Maybe so, but you're a fast learner.
I wasn't convinced, but I let Nolan talk me into visiting an old employer of his, Point Defiance Zoo and Aquarium in Tacoma, Washington. He knew a couple of keepers, he said, who'd be happy to help me learn my way around an Asian elephant. Why not?
Even among zookeepers, elephant keepers are a breed apart, and not just because the animals in their care can — and sometimes do — kill them without notice, intent, or provocation. Elephant keepers work with these enormous, powerful animals day in and day out because there's a quality, they say — call it a presence, an intelligence, a soul — that sets elephants apart. When you're looked at by an elephant, you're seen.
Keiko's keepers said the same thing about him.
Maybe, I thought, I can do this.
So at the hands of excellent teachers, I learned about protective versus free contact (working with an animal from behind a barrier versus moving unprotected within the same physical space); about elephant body language; about what pleases them and hurts them and what problems are common among elephants at zoos, especially the older and second-rate zoos.
I was hooked. Now all I needed was a story — no small hitch, given that devising plots is not one of my strengths as a writer. So I mulled and doodled and got nowhere until one day, by pure kismet, I stumbled on television footage of a man named Solomon James, Jr., unshackling for the last time the Asian elephant he had taken care of for 22 years. The PBS program was called The Urban Elephant, the elephant's name was Shirley, and the zookeeper had just transported her from the Louisiana Purchase Gardens and Zoo to her new home at the Elephant Sanctuary in Hohenwald, Tennessee. Mr. James was struggling to maintain his composure as he unchained Shirley for what he knew would be the very last time. Theirs had obviously been a long and complex journey, the details of which I could only imagine — and did, in fact, imagine, through the incarnations of Samson Brown and Hannah in Hannah's Dream.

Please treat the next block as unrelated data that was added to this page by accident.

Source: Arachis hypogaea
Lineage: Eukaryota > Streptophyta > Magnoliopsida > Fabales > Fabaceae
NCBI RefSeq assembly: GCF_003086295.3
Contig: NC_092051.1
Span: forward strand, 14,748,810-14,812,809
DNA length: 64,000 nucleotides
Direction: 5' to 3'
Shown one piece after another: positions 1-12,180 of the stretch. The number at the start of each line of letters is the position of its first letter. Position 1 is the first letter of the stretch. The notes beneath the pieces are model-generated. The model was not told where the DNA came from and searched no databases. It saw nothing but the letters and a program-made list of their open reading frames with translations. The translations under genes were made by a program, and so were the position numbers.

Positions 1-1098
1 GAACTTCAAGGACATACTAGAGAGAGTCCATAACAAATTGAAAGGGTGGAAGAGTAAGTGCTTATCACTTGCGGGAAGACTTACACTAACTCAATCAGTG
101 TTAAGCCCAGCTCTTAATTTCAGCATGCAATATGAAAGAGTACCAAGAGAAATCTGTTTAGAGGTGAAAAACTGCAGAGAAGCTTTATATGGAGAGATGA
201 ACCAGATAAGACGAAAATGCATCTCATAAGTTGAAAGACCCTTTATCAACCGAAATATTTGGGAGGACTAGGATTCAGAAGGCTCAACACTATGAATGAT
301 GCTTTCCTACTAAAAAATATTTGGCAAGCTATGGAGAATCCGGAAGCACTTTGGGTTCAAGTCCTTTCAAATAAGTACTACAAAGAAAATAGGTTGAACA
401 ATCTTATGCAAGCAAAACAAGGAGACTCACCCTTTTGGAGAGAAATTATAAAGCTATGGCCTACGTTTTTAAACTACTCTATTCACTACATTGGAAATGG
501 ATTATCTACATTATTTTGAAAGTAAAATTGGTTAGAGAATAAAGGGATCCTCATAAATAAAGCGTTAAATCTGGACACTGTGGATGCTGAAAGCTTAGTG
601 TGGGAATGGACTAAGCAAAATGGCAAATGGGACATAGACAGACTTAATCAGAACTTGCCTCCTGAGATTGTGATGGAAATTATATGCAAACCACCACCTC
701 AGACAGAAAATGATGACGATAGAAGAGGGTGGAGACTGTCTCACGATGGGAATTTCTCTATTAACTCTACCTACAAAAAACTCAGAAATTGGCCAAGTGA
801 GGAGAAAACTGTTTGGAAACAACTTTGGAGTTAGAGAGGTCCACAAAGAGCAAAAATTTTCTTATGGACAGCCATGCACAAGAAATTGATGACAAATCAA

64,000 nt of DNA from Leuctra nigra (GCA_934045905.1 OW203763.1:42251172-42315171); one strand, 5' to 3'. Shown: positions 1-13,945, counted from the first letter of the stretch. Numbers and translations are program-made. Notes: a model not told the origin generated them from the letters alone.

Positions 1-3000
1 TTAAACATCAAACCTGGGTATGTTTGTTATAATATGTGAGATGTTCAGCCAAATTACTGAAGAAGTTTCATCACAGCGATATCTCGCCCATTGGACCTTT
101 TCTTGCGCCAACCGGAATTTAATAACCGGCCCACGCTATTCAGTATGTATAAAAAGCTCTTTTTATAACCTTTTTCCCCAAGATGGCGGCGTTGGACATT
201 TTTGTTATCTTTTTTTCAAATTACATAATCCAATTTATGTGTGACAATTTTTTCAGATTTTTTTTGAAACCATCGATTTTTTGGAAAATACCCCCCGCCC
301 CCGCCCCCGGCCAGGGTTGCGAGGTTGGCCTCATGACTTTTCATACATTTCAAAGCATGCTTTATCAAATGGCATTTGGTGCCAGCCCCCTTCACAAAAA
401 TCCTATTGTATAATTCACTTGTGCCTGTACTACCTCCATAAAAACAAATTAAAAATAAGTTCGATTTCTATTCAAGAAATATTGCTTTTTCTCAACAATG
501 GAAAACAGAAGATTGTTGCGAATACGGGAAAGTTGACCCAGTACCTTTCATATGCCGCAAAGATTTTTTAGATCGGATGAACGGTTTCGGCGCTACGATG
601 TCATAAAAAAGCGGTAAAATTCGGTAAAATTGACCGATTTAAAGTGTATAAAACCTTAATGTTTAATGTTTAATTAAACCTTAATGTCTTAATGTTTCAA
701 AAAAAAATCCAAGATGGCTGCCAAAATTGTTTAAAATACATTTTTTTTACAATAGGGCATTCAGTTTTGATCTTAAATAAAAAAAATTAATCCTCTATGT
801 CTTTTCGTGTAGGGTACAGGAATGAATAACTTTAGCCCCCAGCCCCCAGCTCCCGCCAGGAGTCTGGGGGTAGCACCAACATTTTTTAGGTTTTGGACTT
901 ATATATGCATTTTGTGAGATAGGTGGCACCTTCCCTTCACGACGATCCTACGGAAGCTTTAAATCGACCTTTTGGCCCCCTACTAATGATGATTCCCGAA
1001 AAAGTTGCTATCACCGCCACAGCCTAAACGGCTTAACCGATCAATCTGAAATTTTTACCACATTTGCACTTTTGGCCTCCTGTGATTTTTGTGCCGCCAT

Ultimately, the greatest challenge in telling Sam and Hannah's story came not in creating a plausible character from a species that I knew relatively little about, or in showing the myriad ways by which zookeepers express their love for their animals every day. The real challenge came in letting the good and valuable aspects of the Keiko project inform this new story and letting go of everything else — the pettiness, the ugliness, the compromised honor and acts of bad faith that, in one way or another, typify nearly all inter-organizational conflicts. What resonated, in the end, was not the tedious specifics or the endless justifications, or even who was right and who was wrong, but the simple fact that incredible animals can find homes in the hearts of incredible people and create relationships and stories that are rare and luminous.
It is my profound hope that Hannah's Dream tells just such a story.
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Diane Hammond has worked as a writer and an editor. She was awarded a literary fellowship by the Oregon Arts Commission, and her writing has appeared in such magazines as Yankee, Mademoiselle, and Washington Review. She served as a spokesperson for the Oregon Coast Aquarium and the Free Willy Keiko Foundation and currently lives with her husband, Nolan, and daughter, Kerry.